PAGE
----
A photoelectric evaluating circuit which can be used to energize and deenergize the electromagnets 58 is disclosed, for example, in German Pat. No. 972,204. As mentioned above, the evaluating circuit determines the length of intervals during which the filters of the three sets remain in their retracted or starting positions corresponding to the solid-line positions of filters 512-516 shown in FIG. 8.
The apparatus of FIG. 8 preferably embodies actuating means (including the endless flexible element 540) of the type shown in FIG. 4 because the combined mass of moving parts is small so that the filters 512-516 can be rapidly moved to their inner end positions. It is clear, however, that the limiting means including the parts 59-67 can be used with equal advantage in combination with the apparatus of FIGS. 1-2, FIG. 3, FIG. 5 or FIGS. 6-7.
Moreover, the principle of terminating the exposure in a particular color by using a composite filter whose filters extend partially across the beam of printing light during exposure and are moved all the way into the path of the beam in order to terminate the exposure can be resorted to in other types of printers. For example, a composite filter may consist of only two discrete filters, especially if the printer is equipped with satisfactory means for homogenizing the light beam in the region between the filters and the plane for the photosensitive material. Referring to FIG. 6, the filters 12, 13 and 51 can be replaced with a single filter which is reciprocable by the holder 45, and the filters 14-16 can be replaced by a single filter which is reciprocable by the holder 48.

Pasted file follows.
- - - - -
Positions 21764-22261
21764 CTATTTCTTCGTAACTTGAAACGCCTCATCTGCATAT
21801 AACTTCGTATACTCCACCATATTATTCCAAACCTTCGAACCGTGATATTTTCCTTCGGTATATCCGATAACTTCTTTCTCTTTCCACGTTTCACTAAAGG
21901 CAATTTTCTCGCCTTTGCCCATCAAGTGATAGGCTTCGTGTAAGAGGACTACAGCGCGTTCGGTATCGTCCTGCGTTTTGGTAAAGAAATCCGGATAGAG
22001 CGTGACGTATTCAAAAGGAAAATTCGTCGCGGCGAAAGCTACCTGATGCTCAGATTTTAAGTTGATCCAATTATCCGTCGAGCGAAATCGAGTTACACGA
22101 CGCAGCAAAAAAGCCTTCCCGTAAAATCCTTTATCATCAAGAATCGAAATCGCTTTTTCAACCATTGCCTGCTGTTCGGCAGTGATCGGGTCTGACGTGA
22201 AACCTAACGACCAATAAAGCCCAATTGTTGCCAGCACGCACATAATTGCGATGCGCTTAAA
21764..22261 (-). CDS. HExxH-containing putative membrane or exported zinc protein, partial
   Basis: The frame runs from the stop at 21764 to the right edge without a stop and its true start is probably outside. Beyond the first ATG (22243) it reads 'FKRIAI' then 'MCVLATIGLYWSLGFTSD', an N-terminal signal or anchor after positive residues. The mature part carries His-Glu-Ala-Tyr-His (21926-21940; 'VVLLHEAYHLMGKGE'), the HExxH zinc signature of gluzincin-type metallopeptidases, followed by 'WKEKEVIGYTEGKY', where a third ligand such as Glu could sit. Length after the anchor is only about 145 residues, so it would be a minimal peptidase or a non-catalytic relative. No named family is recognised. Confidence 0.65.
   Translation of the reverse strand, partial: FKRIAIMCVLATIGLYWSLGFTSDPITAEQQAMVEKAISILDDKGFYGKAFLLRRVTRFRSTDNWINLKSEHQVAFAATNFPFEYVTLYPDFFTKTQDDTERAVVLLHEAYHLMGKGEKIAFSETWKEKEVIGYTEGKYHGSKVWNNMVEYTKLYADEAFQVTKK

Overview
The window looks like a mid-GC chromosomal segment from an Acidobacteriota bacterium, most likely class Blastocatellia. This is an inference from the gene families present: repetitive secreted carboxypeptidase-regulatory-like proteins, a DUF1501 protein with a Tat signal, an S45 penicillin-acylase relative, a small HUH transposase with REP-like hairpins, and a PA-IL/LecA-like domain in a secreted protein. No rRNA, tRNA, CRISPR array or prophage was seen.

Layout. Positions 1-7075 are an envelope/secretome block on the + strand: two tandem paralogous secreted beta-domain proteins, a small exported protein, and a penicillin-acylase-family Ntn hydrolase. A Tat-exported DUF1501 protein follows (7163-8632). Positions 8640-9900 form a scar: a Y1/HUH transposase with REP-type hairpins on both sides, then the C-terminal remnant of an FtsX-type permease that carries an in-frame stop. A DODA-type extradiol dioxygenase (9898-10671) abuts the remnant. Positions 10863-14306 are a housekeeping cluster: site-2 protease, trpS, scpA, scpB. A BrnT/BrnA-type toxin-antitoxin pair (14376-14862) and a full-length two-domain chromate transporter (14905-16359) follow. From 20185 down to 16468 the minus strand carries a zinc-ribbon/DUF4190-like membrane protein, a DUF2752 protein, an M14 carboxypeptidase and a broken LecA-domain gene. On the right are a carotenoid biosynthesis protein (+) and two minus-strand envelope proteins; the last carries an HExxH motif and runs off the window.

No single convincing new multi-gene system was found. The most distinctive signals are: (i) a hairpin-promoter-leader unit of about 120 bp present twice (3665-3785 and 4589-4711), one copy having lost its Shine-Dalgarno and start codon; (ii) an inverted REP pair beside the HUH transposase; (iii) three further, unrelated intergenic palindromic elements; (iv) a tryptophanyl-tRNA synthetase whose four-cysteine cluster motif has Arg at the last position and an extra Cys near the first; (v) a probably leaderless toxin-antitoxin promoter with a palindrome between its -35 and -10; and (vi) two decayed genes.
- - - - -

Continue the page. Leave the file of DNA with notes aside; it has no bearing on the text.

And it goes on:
Without further analysis, the foregoing will so fully reveal the gist of the present invention that others can by applying current knowledge, readily adapt it for various applications without omitting features which fairly constitute essential characteristics of the generic and specific aspects of our contribution to the art and, therefore, such adaptations should and are intended to be comprehended within the meaning and range of equivalence of the claims.
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|U.S. Classification||355/71, 355/67, 355/35|
|International Classification||F21V11/10, G03B27/73, F21V9/10|
|Cooperative Classification||F21V9/10, F21V11/10, G03B27/73|
|European Classification||F21V9/10, G03B27/73, F21V11/10|